27 January 2013

Sudan's State TV Employees Stage Protests Over Deteriorating Working Conditions

Khartoum — Dozens of workers from Sudan's state TV staged a protest yesterday to denounce deteriorating working conditions in the form of ageing and faulty equipments as well as accumulation of financial arrears.

The demonstrators called for sacking the TV's director Mr. Mohamed Hatem Suleiman to end what they described as two years of "terrible negligence and deterioration".

Sudanese police stationed several of its vehicles nearby to monitor the protests and prevent it from expanding outside the TV premises located in the country's twin capital city of Omdurman.

An official working with the reporters' pool at the TV vowed to continue the protests until all their demands are met.

"Most cameras have broken down due to lack of maintenance and management has failed to buy a maintenance manual which costs no more than $50," said the official who asked not to be named. He went on to say that the TV headquarters have turned into a "miserable" place.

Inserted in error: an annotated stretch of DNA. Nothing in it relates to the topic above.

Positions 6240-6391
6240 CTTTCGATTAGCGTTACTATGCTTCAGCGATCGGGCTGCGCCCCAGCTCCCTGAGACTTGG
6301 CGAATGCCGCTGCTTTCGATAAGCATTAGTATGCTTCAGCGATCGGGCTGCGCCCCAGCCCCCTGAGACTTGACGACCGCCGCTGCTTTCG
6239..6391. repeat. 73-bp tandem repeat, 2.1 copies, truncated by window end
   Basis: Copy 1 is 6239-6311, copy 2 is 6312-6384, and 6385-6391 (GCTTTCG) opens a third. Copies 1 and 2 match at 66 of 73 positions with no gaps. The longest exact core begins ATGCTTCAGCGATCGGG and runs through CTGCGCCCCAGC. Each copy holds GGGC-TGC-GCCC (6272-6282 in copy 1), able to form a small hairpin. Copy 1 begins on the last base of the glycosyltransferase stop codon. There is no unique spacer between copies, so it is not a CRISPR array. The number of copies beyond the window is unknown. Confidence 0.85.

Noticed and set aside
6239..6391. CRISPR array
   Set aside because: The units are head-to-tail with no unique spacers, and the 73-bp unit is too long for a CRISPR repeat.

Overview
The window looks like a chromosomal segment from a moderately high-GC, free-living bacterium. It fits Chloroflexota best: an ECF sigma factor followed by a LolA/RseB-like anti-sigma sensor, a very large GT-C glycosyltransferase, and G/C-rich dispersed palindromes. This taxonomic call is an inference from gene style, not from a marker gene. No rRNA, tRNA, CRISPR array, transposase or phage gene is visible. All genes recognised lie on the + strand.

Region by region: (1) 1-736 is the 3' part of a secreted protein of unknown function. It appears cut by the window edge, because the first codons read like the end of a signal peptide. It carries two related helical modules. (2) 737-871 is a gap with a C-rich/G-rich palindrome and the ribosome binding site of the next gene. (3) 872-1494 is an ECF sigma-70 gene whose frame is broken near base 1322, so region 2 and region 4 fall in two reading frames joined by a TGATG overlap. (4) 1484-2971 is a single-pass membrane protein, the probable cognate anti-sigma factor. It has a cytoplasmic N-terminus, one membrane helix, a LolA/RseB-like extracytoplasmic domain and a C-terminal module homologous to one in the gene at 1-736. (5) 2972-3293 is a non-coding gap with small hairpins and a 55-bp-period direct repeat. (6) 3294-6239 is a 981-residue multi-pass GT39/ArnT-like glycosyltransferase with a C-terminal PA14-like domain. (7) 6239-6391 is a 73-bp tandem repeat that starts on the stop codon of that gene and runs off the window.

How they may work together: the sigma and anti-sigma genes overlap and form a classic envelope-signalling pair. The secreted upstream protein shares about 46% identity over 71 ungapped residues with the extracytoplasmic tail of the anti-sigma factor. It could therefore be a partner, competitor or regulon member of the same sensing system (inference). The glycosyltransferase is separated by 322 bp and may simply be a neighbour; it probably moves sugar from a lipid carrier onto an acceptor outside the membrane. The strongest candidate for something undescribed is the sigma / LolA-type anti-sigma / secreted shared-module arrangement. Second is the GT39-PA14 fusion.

The official also disclosed that Sudan TV's subscriptions with major news agencies was suspended for failing to pay their dues. This, he said, is why the main news bulletin on Sudan TV no longer features world news.

An editor in Sudan TV's newsroom said that he was forced to use carbon paper due to lack of printers' cartridges. He added that some editors have to sit on tables because of the shortage in chairs and offices in the newsroom.

"There is only one device used for the production of news and shows and is shared across departments," said the editor who also insisted on anonymity.

Sudan TV recently came under the microscope after a parliamentary subcommittee this month directed criticism at its performance saying that its airtime consists mainly of songs. It summoned the TV director to probe him on that among other issues which included disbursing financial dues to its employees.

The country remains embroiled in an economic crisis that was caused by the secession of South Sudan which took with it most of the country's oil wealth.

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